And do me a favor: if someone tells you that you’re being lazy by writing a fairy-tale retelling, please hit them.

~~~

Sarah J. Maas is the author of several novels, including QUEEN OF GLASS, a high fantasy retelling of Cinderella. Her agent currently has her novel on submissions to editors. Sarah resides with her fiancé in Los Angeles. You can visit her blog here.

Hey Everyone!

30 Oct

Hi everyone!

I’m Sarah J. Maas, or S. J. Maas (creative, I know), if you want to go by my FictionPress name. First of all, let me just say how EXCITED I am to get Let the Words Flow off the ground! This site has been in the works for some time now, and I’m absolutely thrilled to be writing my very first post to you all!

Since I removed Queen of Glass from FictionPress, I’ve been super busy writing all sorts of new projects. But I’m getting ahead of myself. I took QoG off FictionPress in December of 2008, after six years of posting its (very) rough draft for an audience of thousands. Prior to that, I’d spent a year and a half rewriting and polishing the QoG series in anticipation of querying agents. After many rounds of revisions and countless hours of worrying, I researched agents, wrote my query letter (which itself was a huge ordeal), and queried sixteen agents in December of 2008.

Of the sixteen agents I queried, I received a lot of requests for partials and fulls. Even though agents were interested, just one agent offered representation. To my delight, she was one of my top choices! I practically hit the ceiling when she called to offer representation! I signed with her in January of 2009, but for the complete story of what happened next, check out my bio on the “Contributors” page!

Since completing Queen of Glass, I’ve written several other series. A Faraway Land, a novel that retells the legends surrounding the Fairy Godmother figure, started off as my senior thesis in college, and I continued (and completed) it after graduation (Side note, I queried AFL before QoG and received a lot of requests for the full—but no offers).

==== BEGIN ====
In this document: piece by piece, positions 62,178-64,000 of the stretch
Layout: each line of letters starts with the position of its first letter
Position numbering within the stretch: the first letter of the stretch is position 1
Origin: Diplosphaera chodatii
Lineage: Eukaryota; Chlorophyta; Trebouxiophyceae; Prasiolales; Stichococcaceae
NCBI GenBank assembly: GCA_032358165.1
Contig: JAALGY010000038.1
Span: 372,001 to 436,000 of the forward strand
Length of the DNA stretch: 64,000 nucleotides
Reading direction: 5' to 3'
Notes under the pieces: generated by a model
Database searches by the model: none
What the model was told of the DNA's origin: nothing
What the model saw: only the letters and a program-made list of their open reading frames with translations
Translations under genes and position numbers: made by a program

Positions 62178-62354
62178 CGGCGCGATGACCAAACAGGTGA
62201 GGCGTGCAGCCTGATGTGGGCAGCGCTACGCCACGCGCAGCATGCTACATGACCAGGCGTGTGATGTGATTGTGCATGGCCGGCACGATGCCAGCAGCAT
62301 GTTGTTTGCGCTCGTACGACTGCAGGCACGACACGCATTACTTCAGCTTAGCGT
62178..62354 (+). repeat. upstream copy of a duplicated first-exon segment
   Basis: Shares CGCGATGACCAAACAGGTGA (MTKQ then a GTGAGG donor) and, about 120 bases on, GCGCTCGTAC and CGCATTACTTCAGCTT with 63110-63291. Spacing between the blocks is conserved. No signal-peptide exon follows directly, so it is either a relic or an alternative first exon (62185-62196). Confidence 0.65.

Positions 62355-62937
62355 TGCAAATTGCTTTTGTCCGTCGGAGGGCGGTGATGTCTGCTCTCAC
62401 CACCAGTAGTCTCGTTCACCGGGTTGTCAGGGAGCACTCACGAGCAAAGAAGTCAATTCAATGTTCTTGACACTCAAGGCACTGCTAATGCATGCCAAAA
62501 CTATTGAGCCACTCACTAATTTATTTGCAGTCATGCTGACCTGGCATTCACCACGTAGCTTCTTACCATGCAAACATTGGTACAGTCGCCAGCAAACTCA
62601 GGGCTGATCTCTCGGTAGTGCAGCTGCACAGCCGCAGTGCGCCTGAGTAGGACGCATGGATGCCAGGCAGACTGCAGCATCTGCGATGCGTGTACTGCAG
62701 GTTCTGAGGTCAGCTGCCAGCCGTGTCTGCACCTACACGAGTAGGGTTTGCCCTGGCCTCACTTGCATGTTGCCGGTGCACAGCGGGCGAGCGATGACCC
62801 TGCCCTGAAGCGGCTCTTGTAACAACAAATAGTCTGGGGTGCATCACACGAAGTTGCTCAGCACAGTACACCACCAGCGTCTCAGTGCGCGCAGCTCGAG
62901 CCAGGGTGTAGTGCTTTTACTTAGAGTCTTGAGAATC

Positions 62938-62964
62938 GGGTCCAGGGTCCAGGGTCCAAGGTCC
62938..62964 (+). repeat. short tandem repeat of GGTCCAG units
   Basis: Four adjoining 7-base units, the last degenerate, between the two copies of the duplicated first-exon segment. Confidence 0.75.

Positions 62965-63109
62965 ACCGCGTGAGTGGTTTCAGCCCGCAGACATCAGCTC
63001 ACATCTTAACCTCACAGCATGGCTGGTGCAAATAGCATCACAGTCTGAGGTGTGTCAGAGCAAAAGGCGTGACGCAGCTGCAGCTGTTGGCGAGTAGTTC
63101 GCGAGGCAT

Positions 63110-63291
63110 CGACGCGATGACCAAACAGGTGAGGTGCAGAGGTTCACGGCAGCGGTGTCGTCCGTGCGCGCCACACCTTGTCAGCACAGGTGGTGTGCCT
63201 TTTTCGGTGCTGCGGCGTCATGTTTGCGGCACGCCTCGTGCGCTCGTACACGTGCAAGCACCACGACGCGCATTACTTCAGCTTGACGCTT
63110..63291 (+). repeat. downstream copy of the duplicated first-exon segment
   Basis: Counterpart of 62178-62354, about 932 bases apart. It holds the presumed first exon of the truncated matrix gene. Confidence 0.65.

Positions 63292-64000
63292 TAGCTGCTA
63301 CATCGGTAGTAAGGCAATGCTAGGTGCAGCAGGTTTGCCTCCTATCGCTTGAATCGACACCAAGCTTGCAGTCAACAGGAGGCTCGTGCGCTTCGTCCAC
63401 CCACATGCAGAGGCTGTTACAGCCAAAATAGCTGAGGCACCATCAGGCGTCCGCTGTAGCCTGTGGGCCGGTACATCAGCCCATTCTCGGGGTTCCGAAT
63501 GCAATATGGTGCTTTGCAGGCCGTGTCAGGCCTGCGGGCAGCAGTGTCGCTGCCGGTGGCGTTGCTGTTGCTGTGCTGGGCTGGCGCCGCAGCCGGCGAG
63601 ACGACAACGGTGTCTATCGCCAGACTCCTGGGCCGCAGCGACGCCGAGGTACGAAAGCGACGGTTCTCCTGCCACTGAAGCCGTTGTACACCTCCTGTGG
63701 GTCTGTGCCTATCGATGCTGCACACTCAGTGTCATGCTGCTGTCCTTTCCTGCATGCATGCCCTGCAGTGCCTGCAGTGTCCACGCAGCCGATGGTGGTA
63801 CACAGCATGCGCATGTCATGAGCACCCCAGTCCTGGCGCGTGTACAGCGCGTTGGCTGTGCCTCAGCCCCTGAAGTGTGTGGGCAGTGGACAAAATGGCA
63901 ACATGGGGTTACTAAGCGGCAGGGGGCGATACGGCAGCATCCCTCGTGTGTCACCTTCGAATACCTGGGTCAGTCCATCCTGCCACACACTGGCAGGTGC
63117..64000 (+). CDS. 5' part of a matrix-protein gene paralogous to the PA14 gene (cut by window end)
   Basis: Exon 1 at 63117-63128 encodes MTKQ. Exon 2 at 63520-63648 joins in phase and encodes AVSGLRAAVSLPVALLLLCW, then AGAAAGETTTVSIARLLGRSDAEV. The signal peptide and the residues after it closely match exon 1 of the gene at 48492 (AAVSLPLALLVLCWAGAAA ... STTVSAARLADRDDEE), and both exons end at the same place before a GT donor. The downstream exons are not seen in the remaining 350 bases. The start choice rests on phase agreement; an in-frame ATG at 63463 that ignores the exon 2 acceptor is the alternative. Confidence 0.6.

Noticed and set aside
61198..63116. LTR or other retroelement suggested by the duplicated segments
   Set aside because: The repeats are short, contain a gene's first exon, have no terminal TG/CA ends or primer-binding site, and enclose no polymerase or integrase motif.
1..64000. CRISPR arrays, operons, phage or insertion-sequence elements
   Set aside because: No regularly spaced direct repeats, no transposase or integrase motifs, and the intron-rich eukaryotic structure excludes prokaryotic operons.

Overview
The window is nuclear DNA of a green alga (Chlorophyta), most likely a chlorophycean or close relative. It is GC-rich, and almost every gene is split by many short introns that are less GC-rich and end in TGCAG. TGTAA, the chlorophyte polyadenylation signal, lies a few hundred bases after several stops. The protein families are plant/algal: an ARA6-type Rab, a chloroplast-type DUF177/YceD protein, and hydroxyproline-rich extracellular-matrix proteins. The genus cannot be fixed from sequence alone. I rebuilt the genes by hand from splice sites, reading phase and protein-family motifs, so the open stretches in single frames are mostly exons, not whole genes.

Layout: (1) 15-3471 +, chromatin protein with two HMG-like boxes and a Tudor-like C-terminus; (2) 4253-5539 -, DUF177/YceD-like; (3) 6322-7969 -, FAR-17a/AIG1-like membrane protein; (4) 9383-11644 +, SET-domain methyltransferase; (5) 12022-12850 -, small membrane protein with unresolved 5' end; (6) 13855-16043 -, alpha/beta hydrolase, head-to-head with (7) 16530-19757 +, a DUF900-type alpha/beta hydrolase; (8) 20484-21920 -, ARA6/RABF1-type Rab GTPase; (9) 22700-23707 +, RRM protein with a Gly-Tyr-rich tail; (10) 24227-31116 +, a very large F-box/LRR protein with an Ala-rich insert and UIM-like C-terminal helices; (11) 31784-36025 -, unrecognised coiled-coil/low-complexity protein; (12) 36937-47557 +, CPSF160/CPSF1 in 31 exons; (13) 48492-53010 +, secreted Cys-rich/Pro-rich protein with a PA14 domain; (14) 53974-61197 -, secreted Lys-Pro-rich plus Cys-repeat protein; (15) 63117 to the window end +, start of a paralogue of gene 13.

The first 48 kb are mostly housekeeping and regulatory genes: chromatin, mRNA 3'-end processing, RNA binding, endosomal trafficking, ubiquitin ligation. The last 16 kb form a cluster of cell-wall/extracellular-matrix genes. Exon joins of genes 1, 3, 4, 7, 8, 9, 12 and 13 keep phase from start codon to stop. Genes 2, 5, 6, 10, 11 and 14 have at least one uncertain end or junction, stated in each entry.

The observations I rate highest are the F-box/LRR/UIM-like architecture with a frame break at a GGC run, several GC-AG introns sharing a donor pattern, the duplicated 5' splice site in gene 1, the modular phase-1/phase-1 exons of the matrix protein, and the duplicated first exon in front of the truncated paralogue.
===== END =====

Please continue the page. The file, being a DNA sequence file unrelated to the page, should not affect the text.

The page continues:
After AFL, I wrote Hades, a YA fantasy duology set in an alternate, ancient Graeco-Roman world. From October of 2008 to March of 2009, I wrote the two books that make up the Hades series. It was my first attempt at writing in first person, and remains one of my favorite projects. For more information, check out the synopsis I posted on my blog.

Once I finished Hades, I jumped into writing A Court of Thorns and Roses, a YA fantasy trilogy that retells and combines the legends of “Beauty and the Beast,” “Tam-Lin,” and “East of the Sun, West of the Moon.” I wrote the entire trilogy from April 2009 to September 2009—and plan to begin revising it sometime in the near future.

To keep the anxiety of submissions off my mind, three weeks ago, I began writing my current WIP. Info about it is top-secret right now, but I’m 39k words into the novel, and loving it so far! I look forward to sharing more updates with you all!

So, that’s about it—I try to write at least 1,000 words every day (Monday-Friday, that is!), and when I’m not writing, I’m usually swapping manuscripts with my incredible critique partners. Though I grew up in NYC, I currently live with my fiance in Los Angeles, California, where I take full advantage of the perfect weather and awesome beaches.

Great to meet you guys!

Sarah J. Maas

Currently Reading: The Forgotten Beasts of Eld by Patricia A. McKillip